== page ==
Cornucopia’s Take: Controversy continues to rage in the U.S. about whether foods and seeds created with new genetic engineering techniques, like gene editing, should be classified and regulated as GMOs. The European Union has settled the matter, to the chagrin of biotech companies. Cornucopia hails the European Court decision as a victory for common sense.

European Court rules new genetically engineered seeds and foods should be classified and regulated as GMOs
Friends of the Earth

Source: NIH Image Gallery

Friends of the Earth U.S. applauds ruling affirming gene editing, other new genetic engineering techniques subject to safety assessment, traceability, labeling

The European Court of Justice made a precedent-setting decision today that all new types of genetic engineering techniques and applications to seeds and food need to be regulated as GMOs.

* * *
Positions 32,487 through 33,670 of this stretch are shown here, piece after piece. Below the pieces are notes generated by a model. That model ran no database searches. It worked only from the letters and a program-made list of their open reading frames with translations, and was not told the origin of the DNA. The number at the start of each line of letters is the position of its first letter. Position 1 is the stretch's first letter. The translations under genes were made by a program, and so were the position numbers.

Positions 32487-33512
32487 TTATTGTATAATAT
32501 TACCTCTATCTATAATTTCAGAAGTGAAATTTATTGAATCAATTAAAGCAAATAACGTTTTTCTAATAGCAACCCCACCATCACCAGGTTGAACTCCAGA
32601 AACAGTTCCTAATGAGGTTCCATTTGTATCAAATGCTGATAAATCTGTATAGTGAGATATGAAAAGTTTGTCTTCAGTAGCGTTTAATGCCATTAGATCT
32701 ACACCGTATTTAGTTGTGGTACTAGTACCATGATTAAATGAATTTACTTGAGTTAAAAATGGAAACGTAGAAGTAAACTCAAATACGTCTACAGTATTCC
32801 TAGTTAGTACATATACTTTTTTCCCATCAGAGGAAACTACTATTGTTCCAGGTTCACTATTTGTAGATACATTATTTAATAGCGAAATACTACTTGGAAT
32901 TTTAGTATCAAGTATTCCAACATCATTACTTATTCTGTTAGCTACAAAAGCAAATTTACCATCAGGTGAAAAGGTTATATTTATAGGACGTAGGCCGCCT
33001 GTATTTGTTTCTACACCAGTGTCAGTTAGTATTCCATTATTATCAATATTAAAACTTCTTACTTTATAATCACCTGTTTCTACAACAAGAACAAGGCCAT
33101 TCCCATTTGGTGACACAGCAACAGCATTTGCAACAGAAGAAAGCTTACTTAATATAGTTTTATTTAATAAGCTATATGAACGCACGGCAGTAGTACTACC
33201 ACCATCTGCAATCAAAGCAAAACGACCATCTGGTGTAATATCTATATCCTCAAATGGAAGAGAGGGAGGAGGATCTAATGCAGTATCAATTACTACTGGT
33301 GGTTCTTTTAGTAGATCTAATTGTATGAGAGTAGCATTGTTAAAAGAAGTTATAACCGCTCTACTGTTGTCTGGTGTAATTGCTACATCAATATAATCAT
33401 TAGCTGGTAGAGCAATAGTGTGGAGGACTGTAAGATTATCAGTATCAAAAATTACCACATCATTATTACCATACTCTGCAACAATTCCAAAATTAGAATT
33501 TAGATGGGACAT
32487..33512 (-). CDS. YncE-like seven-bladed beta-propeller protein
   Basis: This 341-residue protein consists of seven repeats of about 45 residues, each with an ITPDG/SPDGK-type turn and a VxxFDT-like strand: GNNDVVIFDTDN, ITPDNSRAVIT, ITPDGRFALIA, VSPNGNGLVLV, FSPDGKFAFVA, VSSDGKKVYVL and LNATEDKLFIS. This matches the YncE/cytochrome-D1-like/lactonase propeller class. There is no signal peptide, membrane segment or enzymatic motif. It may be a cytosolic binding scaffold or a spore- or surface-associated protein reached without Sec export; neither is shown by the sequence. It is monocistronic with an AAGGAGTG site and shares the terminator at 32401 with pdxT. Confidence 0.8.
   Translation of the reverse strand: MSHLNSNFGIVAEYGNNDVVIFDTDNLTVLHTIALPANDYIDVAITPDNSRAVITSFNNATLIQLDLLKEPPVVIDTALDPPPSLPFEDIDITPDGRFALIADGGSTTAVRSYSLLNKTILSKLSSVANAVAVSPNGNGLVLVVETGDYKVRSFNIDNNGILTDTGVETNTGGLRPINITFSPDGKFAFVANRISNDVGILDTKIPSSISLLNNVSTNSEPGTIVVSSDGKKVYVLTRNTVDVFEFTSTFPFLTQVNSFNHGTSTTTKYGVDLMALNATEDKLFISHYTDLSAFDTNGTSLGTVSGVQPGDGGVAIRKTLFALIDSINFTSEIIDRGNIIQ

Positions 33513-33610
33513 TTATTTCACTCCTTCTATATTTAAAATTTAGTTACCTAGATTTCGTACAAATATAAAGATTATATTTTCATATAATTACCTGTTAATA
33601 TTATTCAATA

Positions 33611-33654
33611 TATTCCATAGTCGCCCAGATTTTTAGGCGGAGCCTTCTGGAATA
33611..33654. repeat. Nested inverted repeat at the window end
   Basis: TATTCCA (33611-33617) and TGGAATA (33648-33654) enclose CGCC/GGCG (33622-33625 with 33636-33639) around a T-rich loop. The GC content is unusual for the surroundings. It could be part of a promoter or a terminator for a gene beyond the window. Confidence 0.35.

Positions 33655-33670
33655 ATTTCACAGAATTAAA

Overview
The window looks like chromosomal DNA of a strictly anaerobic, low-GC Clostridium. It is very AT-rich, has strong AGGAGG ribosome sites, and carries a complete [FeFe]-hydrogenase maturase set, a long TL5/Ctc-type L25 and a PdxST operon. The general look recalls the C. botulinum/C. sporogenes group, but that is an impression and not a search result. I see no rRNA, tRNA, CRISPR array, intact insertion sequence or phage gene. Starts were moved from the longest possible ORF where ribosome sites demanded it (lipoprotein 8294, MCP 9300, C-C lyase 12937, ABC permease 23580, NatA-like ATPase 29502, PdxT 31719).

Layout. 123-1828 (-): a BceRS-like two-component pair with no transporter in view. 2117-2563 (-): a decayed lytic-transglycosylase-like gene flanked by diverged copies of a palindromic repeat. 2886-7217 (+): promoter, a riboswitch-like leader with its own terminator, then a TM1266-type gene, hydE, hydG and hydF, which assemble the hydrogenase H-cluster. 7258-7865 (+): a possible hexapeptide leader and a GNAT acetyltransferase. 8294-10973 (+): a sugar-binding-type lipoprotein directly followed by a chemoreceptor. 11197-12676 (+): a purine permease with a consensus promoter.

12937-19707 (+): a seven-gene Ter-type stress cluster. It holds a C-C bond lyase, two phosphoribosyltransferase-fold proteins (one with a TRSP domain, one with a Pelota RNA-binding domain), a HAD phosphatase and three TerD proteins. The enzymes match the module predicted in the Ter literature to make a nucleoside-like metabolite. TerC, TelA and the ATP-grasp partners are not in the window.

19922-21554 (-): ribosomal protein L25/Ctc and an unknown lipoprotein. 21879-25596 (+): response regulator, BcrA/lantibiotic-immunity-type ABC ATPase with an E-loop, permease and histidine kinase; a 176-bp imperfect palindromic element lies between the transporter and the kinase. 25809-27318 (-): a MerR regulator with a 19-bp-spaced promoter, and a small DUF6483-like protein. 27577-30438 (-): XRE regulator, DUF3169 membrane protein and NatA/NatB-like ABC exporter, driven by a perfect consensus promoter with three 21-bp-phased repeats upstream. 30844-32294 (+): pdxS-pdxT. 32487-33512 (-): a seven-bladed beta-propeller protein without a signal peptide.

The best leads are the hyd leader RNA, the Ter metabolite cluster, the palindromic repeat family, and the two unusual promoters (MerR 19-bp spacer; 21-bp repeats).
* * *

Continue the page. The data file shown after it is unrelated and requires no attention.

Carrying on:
This decision, which was in response to a case filed by Friends of the Earth France, affirms that new genetic engineering techniques like gene editing should be classified under the EU legal definition of GMOs. It also affirms that new genetic engineering techniques must be subject to the same EU safety laws that cover most existing GMOs, to check for their impacts on human health and the environment which include safety assessments, traceability and GMO labeling.

Dana Perls, Senior Food and Agriculture Campaigner at Friends of the Earth U.S, issued the following statement in response:

These genetic engineering techniques could radically change our food system, threatening non-GMO and organic agriculture and the livelihoods that depend on it. We applaud the European Court of Justice for this forward-thinking decision and encourage the USDA to follow its lead. All products made with genetic engineering, including ones made with gene-editing tools like CRISPR, should be regulated, assessed for health and environmental impacts, and labeled.

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